Spicy, tangy, a hint of vinegar, and even sweet; Dijon mustard is a tasty condiment.

dijonmustardI have to admit I’ve grown addicted to having Dijon mustard with my peas. Mustard is a condiment made from ground up mustard seed paste. Originally, mustard was made from ground up mustard seed paste mixed with the unfermented but aged grape juice. This juice is called “must”, hence the name “mustard”. Being the research geek that I am, I needed to further investigate the origin of mustard once I decided to use it as a flavor and have found quite the varied and intresthistory. It appears that mustard as a condiment, actually first appeared as a grilling sauce for wild boar, was recorded in a Roman cookbook titled Apicius, and included quite an interesting array of herbs and spices. This seems to be how the ingredients for Dijon mustard originated. First, this recipe was recorded sometime around the 1st century in Rome, then mustard made its way to Gaul, and then on into the further regions of France, where around the 1300’s Dijon mustard became a popular “thing”.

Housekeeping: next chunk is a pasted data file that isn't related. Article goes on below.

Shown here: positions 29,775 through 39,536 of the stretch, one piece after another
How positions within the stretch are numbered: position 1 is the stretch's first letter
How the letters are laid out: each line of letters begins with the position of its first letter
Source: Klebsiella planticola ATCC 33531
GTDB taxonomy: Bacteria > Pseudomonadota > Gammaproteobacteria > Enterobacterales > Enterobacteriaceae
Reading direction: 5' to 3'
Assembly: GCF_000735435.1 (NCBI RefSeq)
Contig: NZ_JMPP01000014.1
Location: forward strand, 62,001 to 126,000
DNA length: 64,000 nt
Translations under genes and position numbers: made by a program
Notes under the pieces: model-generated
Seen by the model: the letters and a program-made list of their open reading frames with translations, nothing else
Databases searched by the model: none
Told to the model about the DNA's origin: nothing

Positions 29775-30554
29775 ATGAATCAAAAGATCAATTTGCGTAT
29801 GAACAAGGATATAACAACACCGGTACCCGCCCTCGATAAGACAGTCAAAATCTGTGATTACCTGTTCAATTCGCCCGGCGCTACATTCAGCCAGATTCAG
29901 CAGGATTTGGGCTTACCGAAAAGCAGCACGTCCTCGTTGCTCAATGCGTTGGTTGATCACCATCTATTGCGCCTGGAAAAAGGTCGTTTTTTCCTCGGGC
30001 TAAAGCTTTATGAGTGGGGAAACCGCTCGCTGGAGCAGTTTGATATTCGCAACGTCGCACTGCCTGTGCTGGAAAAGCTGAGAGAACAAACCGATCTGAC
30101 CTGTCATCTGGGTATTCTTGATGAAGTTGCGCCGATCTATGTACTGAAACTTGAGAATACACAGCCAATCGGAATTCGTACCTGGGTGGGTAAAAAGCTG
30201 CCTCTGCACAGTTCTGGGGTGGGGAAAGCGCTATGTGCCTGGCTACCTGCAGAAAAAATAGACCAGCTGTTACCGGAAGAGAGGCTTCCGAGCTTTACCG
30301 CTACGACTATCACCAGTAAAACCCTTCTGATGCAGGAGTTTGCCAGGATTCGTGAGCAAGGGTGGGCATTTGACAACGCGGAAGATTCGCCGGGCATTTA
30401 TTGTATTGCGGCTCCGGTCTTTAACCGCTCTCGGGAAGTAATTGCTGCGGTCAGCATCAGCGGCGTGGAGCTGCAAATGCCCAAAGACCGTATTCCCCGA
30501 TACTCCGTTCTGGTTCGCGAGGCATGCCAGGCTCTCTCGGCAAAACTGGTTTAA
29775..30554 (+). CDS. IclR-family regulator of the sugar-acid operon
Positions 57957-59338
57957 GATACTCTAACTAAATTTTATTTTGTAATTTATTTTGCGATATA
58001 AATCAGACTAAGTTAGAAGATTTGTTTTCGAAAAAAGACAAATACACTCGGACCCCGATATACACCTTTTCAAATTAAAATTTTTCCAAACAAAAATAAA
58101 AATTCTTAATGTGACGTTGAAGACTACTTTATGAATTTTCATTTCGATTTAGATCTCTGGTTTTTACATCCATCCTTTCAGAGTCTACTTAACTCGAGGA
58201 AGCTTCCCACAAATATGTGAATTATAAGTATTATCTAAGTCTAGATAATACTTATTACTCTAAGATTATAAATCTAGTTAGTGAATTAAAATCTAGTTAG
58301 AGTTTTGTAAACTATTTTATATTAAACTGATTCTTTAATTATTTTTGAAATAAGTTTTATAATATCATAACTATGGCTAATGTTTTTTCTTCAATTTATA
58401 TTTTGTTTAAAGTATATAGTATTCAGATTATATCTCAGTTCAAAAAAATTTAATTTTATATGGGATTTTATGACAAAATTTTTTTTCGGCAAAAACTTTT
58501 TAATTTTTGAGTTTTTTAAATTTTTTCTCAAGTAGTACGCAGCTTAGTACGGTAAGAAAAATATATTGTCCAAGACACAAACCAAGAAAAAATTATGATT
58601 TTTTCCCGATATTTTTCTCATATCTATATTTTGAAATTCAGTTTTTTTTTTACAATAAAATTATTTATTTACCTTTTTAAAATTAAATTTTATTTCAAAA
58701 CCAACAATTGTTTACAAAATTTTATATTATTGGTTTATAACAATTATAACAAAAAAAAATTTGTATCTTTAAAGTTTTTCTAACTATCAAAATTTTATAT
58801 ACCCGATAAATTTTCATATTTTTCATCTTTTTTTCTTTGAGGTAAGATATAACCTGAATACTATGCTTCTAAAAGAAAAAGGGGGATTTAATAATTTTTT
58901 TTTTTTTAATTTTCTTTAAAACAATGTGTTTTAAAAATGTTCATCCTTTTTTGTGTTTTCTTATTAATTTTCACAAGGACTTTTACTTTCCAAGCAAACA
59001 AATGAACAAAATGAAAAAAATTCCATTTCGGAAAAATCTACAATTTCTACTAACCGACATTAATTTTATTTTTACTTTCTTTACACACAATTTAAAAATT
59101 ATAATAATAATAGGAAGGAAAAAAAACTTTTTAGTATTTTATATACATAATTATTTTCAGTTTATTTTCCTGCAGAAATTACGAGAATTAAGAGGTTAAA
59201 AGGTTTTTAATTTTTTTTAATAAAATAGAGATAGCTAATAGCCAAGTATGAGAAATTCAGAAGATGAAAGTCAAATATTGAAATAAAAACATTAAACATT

From a culinary perspective, mustard is typically used as a condiment; however, it is also an ingredient in dressings, sauces, and even soup.  I, clearly, like mustard, especially Dijon, on peas.

mustardfieldFrom a health perspective, mustard actually has interesting health properties. Mustard seed itself has good stuff going on but apparently, when vinegar is added to mustard seed paste it boosts particular healthy qualities. Research demonstrates the mustard seed is beneficial for gastrointestinal health.  The glucosinolatic compounds inhibit the growth and spread of cancer cells. Mustard seeds also have anti-inflammatory properties and help reduce the risk of colon cancer and other gastrointestinal issues. Mustard is anti-oxidant, anti-bacterial, and anti-viral. It helps with cardiovascular issues and can balance metabolisim and enhance glucose management.

I say, what’s not to love about mustard and peas.... okay, or maybe just mustard. (but peas are tasty too).